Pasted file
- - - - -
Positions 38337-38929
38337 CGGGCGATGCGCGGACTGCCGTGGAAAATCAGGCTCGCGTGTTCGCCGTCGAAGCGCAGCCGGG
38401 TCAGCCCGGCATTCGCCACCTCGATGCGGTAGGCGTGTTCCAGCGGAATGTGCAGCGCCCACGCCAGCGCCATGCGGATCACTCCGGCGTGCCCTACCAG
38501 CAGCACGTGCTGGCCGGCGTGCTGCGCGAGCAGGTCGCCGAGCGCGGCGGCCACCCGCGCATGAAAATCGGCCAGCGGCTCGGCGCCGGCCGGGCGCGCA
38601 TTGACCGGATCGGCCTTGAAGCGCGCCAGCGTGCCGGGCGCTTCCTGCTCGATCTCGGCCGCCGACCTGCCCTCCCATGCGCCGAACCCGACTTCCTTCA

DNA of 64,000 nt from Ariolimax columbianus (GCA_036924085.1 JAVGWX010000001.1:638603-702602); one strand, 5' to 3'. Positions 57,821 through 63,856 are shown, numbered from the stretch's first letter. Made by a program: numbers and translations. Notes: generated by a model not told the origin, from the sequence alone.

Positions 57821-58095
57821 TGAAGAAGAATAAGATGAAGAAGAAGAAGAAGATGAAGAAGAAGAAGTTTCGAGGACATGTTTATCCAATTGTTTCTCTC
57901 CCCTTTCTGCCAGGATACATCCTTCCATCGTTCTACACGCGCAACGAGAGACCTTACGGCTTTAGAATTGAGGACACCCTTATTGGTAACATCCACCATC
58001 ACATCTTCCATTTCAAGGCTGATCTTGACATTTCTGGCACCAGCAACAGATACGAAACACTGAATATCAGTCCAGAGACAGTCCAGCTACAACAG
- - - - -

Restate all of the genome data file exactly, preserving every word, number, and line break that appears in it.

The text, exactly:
Positions 38337-38929
38337 CGGGCGATGCGCGGACTGCCGTGGAAAATCAGGCTCGCGTGTTCGCCGTCGAAGCGCAGCCGGG
38401 TCAGCCCGGCATTCGCCACCTCGATGCGGTAGGCGTGTTCCAGCGGAATGTGCAGCGCCCACGCCAGCGCCATGCGGATCACTCCGGCGTGCCCTACCAG
38501 CAGCACGTGCTGGCCGGCGTGCTGCGCGAGCAGGTCGCCGAGCGCGGCGGCCACCCGCGCATGAAAATCGGCCAGCGGCTCGGCGCCGGCCGGGCGCGCA
38601 TTGACCGGATCGGCCTTGAAGCGCGCCAGCGTGCCGGGCGCTTCCTGCTCGATCTCGGCCGCCGACCTGCCCTCCCATGCGCCGAACCCGACTTCCTTCA

DNA of 64,000 nt from Ariolimax columbianus (GCA_036924085.1 JAVGWX010000001.1:638603-702602); one strand, 5' to 3'. Positions 57,821 through 63,856 are shown, numbered from the stretch's first letter. Made by a program: numbers and translations. Notes: generated by a model not told the origin, from the sequence alone.

Positions 57821-58095
57821 TGAAGAAGAATAAGATGAAGAAGAAGAAGAAGATGAAGAAGAAGAAGTTTCGAGGACATGTTTATCCAATTGTTTCTCTC
57901 CCCTTTCTGCCAGGATACATCCTTCCATCGTTCTACACGCGCAACGAGAGACCTTACGGCTTTAGAATTGAGGACACCCTTATTGGTAACATCCACCATC
58001 ACATCTTCCATTTCAAGGCTGATCTTGACATTTCTGGCACCAGCAACAGATACGAAACACTGAATATCAGTCCAGAGACAGTCCAGCTACAACAG